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Comment from the book world in January 2024

January 2024

'Something that would be fun to write and make me smile while doing so'

29 January 2024

I've always read (and watched) classic and cosy murder mysteries, but I'd never written one before, being known primarily as a thriller author. But then Covid happened, and during the first lockdown in 2020 everything felt rather bleak and uncertain. I decided to cheer myself up by writing a modern cosy mystery, something that would be fun to write and make me smile while doing so...

As for a tip, the one I always recommend is to set yourself a daily word count quota - mine is 1,000 words - and hit it every day you're writing.

You can always write more, of course. But extra words don't count against tomorrow's quota; you have to hit it afresh every day. For example, just this morning I wrote 1,500 words, which is great. But tomorrow I'll write at least another 1,000.

While it sounds simple and obvious, it takes discipline to put this into practice day after day, month after month, year after year. But if you do the results can be extraordinary...'

Anthony Johnston, author of The Dogsitter Detective series, Atomic Blonde (a graphic novel), The Explosion Code and three other thrillers and The Organised Writer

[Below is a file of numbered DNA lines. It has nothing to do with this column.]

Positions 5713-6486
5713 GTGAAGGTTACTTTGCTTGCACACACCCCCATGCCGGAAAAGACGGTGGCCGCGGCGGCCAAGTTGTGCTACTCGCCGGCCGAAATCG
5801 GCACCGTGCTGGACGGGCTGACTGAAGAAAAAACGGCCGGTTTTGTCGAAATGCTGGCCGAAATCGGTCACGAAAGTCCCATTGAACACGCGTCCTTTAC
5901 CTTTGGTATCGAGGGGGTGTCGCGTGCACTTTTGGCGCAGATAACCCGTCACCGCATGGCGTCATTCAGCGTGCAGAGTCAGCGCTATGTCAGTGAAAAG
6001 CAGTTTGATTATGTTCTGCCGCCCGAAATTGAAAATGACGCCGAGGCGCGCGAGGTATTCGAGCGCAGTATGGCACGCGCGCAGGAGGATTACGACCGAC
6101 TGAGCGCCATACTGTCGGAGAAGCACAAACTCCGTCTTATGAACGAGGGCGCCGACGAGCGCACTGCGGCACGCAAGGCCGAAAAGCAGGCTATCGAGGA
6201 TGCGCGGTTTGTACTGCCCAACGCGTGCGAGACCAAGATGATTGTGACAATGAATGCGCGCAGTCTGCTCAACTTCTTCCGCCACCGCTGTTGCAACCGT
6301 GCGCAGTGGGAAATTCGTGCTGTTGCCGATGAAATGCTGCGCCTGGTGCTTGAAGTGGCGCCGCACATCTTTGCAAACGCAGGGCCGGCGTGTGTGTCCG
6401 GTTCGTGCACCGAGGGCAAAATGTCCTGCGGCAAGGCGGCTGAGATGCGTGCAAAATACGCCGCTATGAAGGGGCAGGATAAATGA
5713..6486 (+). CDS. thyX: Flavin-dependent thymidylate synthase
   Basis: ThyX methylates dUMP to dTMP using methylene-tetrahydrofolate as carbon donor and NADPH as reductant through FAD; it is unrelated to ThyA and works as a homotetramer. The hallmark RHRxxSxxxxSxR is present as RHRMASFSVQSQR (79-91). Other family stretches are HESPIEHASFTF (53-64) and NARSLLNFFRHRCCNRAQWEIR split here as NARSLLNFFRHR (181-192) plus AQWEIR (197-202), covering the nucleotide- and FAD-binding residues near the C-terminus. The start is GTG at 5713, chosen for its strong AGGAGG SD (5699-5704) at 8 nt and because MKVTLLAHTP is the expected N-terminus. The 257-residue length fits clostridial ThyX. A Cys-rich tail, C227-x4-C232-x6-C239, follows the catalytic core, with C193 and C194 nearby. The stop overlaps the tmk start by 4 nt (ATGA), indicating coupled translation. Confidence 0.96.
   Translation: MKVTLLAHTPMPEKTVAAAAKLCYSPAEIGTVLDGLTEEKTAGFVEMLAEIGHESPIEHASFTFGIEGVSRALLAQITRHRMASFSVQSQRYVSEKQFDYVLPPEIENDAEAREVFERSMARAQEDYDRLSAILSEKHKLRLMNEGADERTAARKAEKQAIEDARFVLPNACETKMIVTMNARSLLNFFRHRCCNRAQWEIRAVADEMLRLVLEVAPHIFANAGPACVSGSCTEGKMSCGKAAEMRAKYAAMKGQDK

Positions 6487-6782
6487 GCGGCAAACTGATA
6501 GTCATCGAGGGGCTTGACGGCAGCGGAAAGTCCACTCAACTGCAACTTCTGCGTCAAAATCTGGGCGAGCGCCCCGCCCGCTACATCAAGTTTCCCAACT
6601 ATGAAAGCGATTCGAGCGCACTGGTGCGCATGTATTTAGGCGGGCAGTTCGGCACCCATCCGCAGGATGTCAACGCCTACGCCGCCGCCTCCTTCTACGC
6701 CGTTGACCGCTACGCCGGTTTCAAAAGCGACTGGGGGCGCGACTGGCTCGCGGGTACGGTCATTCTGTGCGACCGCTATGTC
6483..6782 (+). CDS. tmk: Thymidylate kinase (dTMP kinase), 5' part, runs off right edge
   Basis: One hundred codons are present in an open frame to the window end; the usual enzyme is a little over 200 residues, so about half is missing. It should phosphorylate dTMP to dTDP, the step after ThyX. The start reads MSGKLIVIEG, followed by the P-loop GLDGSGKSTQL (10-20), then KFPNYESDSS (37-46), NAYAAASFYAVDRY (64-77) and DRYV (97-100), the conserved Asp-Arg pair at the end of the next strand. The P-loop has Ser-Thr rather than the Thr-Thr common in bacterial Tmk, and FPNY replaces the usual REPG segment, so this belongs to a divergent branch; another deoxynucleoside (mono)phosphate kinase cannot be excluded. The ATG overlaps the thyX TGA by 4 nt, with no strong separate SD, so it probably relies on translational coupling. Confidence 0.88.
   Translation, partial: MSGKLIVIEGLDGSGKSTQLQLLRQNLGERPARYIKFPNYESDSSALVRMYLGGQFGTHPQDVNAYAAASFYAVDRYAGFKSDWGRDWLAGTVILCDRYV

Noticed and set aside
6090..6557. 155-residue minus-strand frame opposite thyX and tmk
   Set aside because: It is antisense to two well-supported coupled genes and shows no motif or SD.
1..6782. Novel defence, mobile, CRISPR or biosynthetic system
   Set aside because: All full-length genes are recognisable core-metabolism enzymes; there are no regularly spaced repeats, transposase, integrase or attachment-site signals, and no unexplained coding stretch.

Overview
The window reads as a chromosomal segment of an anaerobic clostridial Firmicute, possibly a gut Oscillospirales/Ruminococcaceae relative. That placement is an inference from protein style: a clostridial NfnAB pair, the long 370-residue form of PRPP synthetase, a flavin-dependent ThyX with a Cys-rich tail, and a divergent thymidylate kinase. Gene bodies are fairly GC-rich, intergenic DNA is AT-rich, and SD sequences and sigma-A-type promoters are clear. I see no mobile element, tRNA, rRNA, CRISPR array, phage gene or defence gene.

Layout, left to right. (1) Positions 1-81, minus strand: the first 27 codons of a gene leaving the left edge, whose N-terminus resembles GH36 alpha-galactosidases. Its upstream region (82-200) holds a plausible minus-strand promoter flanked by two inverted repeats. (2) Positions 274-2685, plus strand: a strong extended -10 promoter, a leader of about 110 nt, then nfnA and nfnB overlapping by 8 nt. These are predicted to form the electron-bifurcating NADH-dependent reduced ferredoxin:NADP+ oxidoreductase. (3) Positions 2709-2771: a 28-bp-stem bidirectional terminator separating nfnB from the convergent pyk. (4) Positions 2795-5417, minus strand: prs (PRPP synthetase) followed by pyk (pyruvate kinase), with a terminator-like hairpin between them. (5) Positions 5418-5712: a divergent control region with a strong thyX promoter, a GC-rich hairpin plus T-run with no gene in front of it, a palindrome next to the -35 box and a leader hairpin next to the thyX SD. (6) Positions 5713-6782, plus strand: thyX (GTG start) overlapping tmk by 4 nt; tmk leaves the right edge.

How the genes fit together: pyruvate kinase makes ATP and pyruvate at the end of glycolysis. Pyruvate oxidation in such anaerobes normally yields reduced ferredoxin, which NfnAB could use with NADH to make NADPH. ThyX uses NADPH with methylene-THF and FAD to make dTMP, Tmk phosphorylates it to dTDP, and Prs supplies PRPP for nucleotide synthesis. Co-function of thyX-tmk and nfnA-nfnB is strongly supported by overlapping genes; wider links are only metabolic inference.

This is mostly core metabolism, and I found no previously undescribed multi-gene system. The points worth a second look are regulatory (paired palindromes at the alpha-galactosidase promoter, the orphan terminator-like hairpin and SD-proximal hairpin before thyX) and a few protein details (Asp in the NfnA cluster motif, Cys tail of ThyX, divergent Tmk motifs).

'My plan was always to write novels'

15 January 2024

‘I enjoyed being a journalist. It was fun and my press pass got me into police departments, which was invaluable as a crime writer. But my plan was always to write novels...

I'm way beyond just writing a good tight plot puzzle whodunnit. You've got to have something that makes you feel like there's a higher game to it. It almost feels like a duty, with this amazing life I've been given, not to mail it in.'

Michael Connelly, author of 38 novels, including The Black Echo and Resurrection Walk, which have sold 85 million copies worldwide, in The Times


'Writing is sort of revenge for me'

1 January 2024

‘When the first books came out, I loved them. They were so different and they had Lisbeth Salander - a character that I, and a lot of women, could really relate to. I said yes straight away (to the offer), no hesitation. I appreciate that so many people are involved across the world and want to sell a lot of books. But it's still just a book...

The first three books were fantastic but with the others you started having the same plots, the same boring Lisbeth Salander in a way. She comes in, solves everything. Where's the vulnerability? How do I humanise her but still keep her a hero?

My take is not less violent than the others - maybe it's even more violent, because I use violence differently. I have the female eye on it. And writing is sort of revenge for me, to dig into what happens to people who are exposed to violence. I'm angry when it comes to men's violence against women, and I think you have to be a woman to really understand the depth of that anger.'

Karin Smirnoff, who has picked up the reins from Lagercrantz for the next Scandi-noir instalment of the era-defining Millennium series, The Girl in the Eagle's Talons in the Bookseller.